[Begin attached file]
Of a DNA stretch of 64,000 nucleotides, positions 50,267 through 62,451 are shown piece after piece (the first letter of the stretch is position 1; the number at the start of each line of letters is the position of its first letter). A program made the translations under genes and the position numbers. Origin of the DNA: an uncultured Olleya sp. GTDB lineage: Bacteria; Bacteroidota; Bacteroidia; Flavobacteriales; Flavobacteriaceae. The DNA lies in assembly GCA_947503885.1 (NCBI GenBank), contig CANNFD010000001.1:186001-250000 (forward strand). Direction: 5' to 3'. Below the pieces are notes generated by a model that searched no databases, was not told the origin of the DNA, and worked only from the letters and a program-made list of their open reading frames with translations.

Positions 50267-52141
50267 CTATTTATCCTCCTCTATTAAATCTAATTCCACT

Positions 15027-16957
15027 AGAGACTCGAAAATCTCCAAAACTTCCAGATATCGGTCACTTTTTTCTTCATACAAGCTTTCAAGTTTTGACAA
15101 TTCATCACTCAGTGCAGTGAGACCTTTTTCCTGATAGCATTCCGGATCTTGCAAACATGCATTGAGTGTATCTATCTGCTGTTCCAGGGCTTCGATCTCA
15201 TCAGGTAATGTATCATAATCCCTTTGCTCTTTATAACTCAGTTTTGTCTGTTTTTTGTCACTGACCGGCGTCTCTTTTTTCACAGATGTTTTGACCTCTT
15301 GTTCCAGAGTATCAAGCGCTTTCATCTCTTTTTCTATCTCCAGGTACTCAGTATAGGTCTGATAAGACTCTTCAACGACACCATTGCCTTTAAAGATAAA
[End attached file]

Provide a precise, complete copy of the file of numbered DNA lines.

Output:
Of a DNA stretch of 64,000 nucleotides, positions 50,267 through 62,451 are shown piece after piece (the first letter of the stretch is position 1; the number at the start of each line of letters is the position of its first letter). A program made the translations under genes and the position numbers. Origin of the DNA: an uncultured Olleya sp. GTDB lineage: Bacteria; Bacteroidota; Bacteroidia; Flavobacteriales; Flavobacteriaceae. The DNA lies in assembly GCA_947503885.1 (NCBI GenBank), contig CANNFD010000001.1:186001-250000 (forward strand). Direction: 5' to 3'. Below the pieces are notes generated by a model that searched no databases, was not told the origin of the DNA, and worked only from the letters and a program-made list of their open reading frames with translations.

Positions 50267-52141
50267 CTATTTATCCTCCTCTATTAAATCTAATTCCACT

Positions 15027-16957
15027 AGAGACTCGAAAATCTCCAAAACTTCCAGATATCGGTCACTTTTTTCTTCATACAAGCTTTCAAGTTTTGACAA
15101 TTCATCACTCAGTGCAGTGAGACCTTTTTCCTGATAGCATTCCGGATCTTGCAAACATGCATTGAGTGTATCTATCTGCTGTTCCAGGGCTTCGATCTCA
15201 TCAGGTAATGTATCATAATCCCTTTGCTCTTTATAACTCAGTTTTGTCTGTTTTTTGTCACTGACCGGCGTCTCTTTTTTCACAGATGTTTTGACCTCTT
15301 GTTCCAGAGTATCAAGCGCTTTCATCTCTTTTTCTATCTCCAGGTACTCAGTATAGGTCTGATAAGACTCTTCAACGACACCATTGCCTTTAAAGATAAA